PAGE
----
Simple business arrangment question.
I didn't know which forum to post this in.
I am entering into a simple business arrangement as a silent minority owner, we have drawn up a one page document. The profits (if any) will be paid out in the form of dividends.
My question is whether I should be just putting it under my name or incorporate or what. The amounts are small, potential profits not expected to exceed 10K a year.
In case of total loss (bankruptcy) or good returns, which one is more advantageous and in case of litigation/liability which I don't expect any but you never know, what protects our assets bests (house, cash, stocks).
Well, unless you incorporate, your profits will not be paid out in the form of dividends.
Without incorporation, you are in a partnership. With a partnership, your income is divided by the % ownership and you are required to report this as self-employment income each year. Also with a partnership, each partner is effectively 100% liable for all liabilities/lawsuits/etc., irrespective of their % ownership.
If you want to maintain a partnership but still have limited liability, you would want to set up a limited partnership. In this arrangement, the taxes are still being paid as self-employment income each year, however, you are required to have at least one general partner and the rest can be limited partners. Here, the general partner takes on all the risks, whereas the limited partners risks are limited to only 100% of the investment they have previously made and no more.
Thanks for both your answers.
As you may tell, I am a newbie in this kind of arrangement.
Simple outline is; a store with a majority (60%) owner and further, up to 5, minority owners of which I am one. I can simply put my portion under my name and pay income tax on whatever profit and if it sinks deduct it as bad business investment/loan.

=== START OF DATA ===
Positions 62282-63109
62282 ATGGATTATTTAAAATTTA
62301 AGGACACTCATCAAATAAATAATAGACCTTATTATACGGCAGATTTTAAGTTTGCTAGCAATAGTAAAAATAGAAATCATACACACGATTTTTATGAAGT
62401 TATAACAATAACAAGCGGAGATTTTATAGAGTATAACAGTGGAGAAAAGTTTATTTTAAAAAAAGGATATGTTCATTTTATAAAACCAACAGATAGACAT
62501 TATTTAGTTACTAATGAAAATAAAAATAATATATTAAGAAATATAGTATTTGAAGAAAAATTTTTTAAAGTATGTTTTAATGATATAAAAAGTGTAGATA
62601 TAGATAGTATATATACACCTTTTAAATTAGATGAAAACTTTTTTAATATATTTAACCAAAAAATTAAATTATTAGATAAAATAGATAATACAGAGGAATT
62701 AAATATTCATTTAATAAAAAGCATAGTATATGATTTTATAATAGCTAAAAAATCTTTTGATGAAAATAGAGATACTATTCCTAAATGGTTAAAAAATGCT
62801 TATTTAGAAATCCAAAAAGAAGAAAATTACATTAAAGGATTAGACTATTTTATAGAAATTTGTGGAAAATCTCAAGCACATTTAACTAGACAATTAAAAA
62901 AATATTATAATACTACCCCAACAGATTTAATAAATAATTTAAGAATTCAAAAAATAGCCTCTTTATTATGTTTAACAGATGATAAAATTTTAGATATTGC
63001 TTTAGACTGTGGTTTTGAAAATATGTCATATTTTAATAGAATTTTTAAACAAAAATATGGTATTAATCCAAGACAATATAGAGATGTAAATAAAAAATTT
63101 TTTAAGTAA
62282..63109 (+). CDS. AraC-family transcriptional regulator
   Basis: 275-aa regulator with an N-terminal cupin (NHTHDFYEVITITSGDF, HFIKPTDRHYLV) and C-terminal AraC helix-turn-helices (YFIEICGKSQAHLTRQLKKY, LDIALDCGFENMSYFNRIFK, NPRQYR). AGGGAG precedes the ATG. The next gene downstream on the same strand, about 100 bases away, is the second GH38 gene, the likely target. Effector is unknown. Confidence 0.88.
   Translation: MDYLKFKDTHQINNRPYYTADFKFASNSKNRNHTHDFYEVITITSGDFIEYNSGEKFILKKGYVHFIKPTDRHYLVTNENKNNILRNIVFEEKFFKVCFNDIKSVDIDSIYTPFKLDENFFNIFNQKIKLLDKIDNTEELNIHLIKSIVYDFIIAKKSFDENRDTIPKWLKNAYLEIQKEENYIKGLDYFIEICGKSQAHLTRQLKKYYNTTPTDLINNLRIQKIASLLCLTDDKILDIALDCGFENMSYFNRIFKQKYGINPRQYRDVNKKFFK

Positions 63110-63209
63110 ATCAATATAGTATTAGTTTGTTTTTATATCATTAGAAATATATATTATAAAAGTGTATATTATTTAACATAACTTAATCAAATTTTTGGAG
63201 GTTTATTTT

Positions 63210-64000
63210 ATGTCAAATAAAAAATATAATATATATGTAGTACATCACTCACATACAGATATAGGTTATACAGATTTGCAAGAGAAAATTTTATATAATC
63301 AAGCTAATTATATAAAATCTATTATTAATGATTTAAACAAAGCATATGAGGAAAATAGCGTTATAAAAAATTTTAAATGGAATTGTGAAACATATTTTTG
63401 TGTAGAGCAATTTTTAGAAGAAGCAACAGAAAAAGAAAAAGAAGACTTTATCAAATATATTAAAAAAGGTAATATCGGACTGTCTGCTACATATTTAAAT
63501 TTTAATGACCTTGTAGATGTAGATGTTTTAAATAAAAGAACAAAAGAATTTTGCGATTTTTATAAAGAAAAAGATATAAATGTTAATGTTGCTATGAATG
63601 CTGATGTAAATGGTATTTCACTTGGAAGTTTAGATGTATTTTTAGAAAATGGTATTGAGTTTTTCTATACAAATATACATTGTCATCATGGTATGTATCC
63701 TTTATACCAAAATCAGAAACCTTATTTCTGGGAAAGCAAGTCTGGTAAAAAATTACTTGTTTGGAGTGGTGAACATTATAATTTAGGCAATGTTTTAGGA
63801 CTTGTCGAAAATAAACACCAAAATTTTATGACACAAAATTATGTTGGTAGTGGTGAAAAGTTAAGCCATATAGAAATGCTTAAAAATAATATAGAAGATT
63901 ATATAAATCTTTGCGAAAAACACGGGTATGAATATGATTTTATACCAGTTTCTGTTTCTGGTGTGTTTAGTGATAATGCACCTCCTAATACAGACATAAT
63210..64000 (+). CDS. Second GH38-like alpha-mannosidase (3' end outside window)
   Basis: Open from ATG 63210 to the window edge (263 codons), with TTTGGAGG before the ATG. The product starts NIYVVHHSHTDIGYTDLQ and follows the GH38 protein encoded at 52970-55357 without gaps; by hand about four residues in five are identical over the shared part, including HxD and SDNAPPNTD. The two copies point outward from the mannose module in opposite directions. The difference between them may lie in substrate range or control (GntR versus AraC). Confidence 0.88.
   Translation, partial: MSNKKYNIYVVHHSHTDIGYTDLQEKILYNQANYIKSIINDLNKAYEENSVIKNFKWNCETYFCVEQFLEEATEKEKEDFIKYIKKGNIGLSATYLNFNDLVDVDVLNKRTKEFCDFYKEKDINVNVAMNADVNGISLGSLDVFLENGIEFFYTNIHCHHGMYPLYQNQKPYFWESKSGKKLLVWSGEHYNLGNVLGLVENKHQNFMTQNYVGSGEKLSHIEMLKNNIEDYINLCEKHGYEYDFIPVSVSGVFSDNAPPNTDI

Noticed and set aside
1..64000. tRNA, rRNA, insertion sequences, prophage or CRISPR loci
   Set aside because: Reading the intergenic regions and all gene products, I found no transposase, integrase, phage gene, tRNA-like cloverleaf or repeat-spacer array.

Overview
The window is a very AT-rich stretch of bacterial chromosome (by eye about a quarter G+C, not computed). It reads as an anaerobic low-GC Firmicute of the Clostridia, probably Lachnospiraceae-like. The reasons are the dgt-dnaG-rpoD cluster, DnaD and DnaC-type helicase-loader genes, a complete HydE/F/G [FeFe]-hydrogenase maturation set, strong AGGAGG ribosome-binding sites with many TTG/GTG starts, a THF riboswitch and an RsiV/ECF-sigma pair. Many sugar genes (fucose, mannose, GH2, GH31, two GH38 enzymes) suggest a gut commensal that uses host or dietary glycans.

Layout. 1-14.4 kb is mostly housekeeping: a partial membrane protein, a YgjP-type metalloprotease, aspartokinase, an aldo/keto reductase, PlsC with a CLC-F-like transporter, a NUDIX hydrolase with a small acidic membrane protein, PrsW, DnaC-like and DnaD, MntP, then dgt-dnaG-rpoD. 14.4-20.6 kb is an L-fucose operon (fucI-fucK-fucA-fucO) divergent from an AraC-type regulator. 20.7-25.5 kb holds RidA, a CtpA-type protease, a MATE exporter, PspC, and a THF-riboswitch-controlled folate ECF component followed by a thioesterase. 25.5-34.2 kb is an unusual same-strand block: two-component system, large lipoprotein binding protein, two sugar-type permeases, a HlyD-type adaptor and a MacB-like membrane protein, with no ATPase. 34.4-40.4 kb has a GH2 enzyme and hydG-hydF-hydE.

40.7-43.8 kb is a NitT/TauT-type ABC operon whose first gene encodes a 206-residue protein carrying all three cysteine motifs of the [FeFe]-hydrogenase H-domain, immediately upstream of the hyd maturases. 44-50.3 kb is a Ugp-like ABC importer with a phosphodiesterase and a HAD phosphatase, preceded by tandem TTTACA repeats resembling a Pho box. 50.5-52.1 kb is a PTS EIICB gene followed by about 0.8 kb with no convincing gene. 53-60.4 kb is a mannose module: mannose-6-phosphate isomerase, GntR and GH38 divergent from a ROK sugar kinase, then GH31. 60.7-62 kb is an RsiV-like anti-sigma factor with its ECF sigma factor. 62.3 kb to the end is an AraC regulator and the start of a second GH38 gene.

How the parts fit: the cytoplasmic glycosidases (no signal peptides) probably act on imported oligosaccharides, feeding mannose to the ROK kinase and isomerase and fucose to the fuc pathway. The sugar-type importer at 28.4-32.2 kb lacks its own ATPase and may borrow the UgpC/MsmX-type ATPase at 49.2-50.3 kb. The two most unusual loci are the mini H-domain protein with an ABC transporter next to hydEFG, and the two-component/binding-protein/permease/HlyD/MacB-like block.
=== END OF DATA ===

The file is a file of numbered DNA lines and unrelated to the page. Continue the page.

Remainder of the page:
I'm trying to see what the other options are and what advantages they bring. The investment potion is small, 10K, and returns would probably not surpass 2K in a good year.
If all you do is set up a partnership then it will end up being a regular partnership and as I said, even though you may not have much of an upside interest, a good lawyer will ensure that you have 100% downside liability if things go wrong. Eg, lawsuits, unsecured debts of the business, unpaid employee wages and severences, etc., etc.
If I were you I would make sure that you set up a limited partnership so that your risk is limited to your original investment. Good luck.
In a limited partnership, is it between me and the rest of the investors or me and the entity? Like I said, and thanks for your patience, I am new at this.
I may be misreading, and if so, I apologize, but it seems to me that you guys might be talking about different things?
Original poster, are you asking if the COMPANY should possibly incorporate or if you personally should have a holding company to receive the dividends?
Personally, I'm with the others who think a layer of incorporation between you and the company is cheap insurance against unlimited liability, which could ruin you, but you don't need to double it if the actual company is incorporated, you own your share as actual share ownership, and you really are receiving dividends.
However, if the actual company runs as a partnership or some other unprotected version, then it might be worth it to you to have a holding company... the only downside with that is that you personally are bearing all the costs of incorporation instead of splitting it between all your other "partners".
The business is likely set up as a corporation - wouldn't the cheapest option be to issue preferred shares to the silent investors with a residual dividend policy in place with proper legal groundwork?
Also worth taking into consideration: seems to me the incorporation fees + yearly upkeep (corpo renewal/income tax report/etc) for the OP corporation represents a significant portion of the best-case scenario of 2k profits / year from his investment. It may just not be worth it.
I agree that the OP must protect itself from (very real) risks in case anything goes wrong. Again, good legal advice + costs to implement said advice may just outweigh the potential gains of 2k/year...
I'll check how the company is setup.
To answer stephenheath, it is my portion that I am concerned with mostly, not how the other partners have set themselves up.
One more thing, we are thinking in the near future to buy a rental property, a condo or two, keeping that in mind with the above situation, does it make a difference?
I'm more of a stock market guy, this is my first foray into an enterprise like this.
Last edited by MrBurns; 2012-02-28 at 09:55 PM.